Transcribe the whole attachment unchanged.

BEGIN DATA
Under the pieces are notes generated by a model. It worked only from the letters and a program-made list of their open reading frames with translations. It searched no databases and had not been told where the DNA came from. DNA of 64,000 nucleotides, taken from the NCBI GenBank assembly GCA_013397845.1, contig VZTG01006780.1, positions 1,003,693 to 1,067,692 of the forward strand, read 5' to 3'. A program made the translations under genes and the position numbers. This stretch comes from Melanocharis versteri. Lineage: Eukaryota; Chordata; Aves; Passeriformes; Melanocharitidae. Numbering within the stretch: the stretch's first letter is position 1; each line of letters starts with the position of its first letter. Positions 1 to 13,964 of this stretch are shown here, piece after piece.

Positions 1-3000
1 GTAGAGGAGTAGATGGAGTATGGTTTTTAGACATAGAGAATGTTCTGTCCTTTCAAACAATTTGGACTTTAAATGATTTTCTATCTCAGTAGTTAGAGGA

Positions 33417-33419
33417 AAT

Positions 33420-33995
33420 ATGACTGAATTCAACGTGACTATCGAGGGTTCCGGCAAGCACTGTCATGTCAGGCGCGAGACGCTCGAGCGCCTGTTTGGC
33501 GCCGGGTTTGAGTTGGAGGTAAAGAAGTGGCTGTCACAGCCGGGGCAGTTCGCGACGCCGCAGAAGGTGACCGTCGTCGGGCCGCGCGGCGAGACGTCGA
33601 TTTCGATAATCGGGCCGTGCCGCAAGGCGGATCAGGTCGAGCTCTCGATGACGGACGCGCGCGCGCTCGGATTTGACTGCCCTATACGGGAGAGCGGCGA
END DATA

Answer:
Under the pieces are notes generated by a model. It worked only from the letters and a program-made list of their open reading frames with translations. It searched no databases and had not been told where the DNA came from. DNA of 64,000 nucleotides, taken from the NCBI GenBank assembly GCA_013397845.1, contig VZTG01006780.1, positions 1,003,693 to 1,067,692 of the forward strand, read 5' to 3'. A program made the translations under genes and the position numbers. This stretch comes from Melanocharis versteri. Lineage: Eukaryota; Chordata; Aves; Passeriformes; Melanocharitidae. Numbering within the stretch: the stretch's first letter is position 1; each line of letters starts with the position of its first letter. Positions 1 to 13,964 of this stretch are shown here, piece after piece.

Positions 1-3000
1 GTAGAGGAGTAGATGGAGTATGGTTTTTAGACATAGAGAATGTTCTGTCCTTTCAAACAATTTGGACTTTAAATGATTTTCTATCTCAGTAGTTAGAGGA

Positions 33417-33419
33417 AAT

Positions 33420-33995
33420 ATGACTGAATTCAACGTGACTATCGAGGGTTCCGGCAAGCACTGTCATGTCAGGCGCGAGACGCTCGAGCGCCTGTTTGGC
33501 GCCGGGTTTGAGTTGGAGGTAAAGAAGTGGCTGTCACAGCCGGGGCAGTTCGCGACGCCGCAGAAGGTGACCGTCGTCGGGCCGCGCGGCGAGACGTCGA
33601 TTTCGATAATCGGGCCGTGCCGCAAGGCGGATCAGGTCGAGCTCTCGATGACGGACGCGCGCGCGCTCGGATTTGACTGCCCTATACGGGAGAGCGGCGA